Synopses & Reviews
In this authoritative account, Robert H. Ferrell shows how the treatment of President Franklin D. Roosevelt's illness in 1944- 1945 was managed by none other than the president himself. Although this powerful American president knew that he suffered from cardiovascular disease, he went to great lengths to hide that fact—both from his physician and from the public. Why Roosevelt disguised the nature of his illness may be impossible to discern fully. He was a secretive man who liked to assign only parts of tasks to his assistants so that he, the president, would be the only one who knew the whole story. The presidency was his life, and he did not wish to give it up.
The president's duplicity, though not easily measurable, had a critical effect on his performance. Placed on a four-hour-a-day schedule by his physicians, Roosevelt could apply very little time to his presidential duties. He took long vacations in South Carolina, Warm Springs, the Catoctin Mountains, and Hyde Park, as well as lengthy journeys to Hawaii, Canada, and Yalta. Important decisions were delayed or poorly made. America's policy toward Germany was temporarily abandoned in favor of the so-called Morgenthau Plan, which proposed the "pastoralization" of Germany, turning the industrial heart of Europe into farmland. Roosevelt nearly ruined the choice of Senator Harry S. Truman as his running mate in 1944 by wavering in the days prior to the party's national convention. He negotiated an agreement with Winston Churchill on sharing postwar development of nuclear weapons but failed to let the State Department know. And, in perhaps the most profoundly unwise decision, Roosevelt accepted a fourth term when he could not possibly survive it.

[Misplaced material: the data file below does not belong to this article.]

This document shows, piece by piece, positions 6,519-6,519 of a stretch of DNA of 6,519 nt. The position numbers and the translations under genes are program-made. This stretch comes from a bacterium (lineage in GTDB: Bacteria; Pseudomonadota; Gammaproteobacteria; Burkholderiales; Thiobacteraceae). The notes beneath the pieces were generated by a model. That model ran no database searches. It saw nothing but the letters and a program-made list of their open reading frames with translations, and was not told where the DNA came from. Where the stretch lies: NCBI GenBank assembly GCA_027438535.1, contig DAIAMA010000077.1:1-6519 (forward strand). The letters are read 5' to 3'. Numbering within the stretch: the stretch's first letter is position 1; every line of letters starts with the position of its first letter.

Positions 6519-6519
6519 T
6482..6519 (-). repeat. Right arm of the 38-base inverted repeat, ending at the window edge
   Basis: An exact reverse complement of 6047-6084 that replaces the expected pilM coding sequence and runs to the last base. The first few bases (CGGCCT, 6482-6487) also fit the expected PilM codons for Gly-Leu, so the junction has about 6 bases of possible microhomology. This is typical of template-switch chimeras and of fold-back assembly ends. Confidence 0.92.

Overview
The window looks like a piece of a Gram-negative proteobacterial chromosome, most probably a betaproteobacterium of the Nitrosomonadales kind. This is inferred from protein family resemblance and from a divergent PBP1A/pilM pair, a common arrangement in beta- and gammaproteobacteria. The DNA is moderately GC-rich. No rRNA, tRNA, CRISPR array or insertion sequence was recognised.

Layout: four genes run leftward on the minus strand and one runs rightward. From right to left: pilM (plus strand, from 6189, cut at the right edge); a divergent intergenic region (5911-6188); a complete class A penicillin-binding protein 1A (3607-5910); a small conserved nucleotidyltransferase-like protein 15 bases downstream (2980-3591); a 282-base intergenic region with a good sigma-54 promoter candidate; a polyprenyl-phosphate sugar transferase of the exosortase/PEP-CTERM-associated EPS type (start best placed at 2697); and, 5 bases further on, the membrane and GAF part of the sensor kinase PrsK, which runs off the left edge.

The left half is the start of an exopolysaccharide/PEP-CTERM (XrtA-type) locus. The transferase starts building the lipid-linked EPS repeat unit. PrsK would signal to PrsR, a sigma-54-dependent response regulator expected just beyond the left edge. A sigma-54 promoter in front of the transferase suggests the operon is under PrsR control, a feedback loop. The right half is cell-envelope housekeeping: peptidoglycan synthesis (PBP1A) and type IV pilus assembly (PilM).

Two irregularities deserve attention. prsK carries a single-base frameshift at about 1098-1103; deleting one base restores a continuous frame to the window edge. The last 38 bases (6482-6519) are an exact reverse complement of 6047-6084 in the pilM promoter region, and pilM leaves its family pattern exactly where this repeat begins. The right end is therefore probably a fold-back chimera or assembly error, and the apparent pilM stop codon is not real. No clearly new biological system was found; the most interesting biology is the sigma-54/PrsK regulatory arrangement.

In his final year, a year in which he faced crucial responsibility regarding World War II and American foreign policy, Franklin D. Roosevelt failed to serve the nation as a healthy president would have. Reading like a mystery story, The Dying President clears up many of the myths and misunderstandings that have surrounded Roosevelt's last year, finally revealing the truth about this missing chapter in FDR's life.
"The Dying President is the most significant study of Roosevelt's last year. No future biography of FDR or any work that deals with his wartime actions and policies could now be written without reference to this comprehensive study."—Amos Perlmutter
About the Author
Robert H. Ferrell is Professor Emeritus of History at Indiana University in Bloomington. He is the author or editor of numerous books, including Collapse at Meuse-Argonne: The Failure of the Missouri-Kansas Division and Meuse-Argonne Diary: A Divison Commander in World War I, both available from the University of Missouri Press. Ferrell resides in Ann Arbor, Michigan.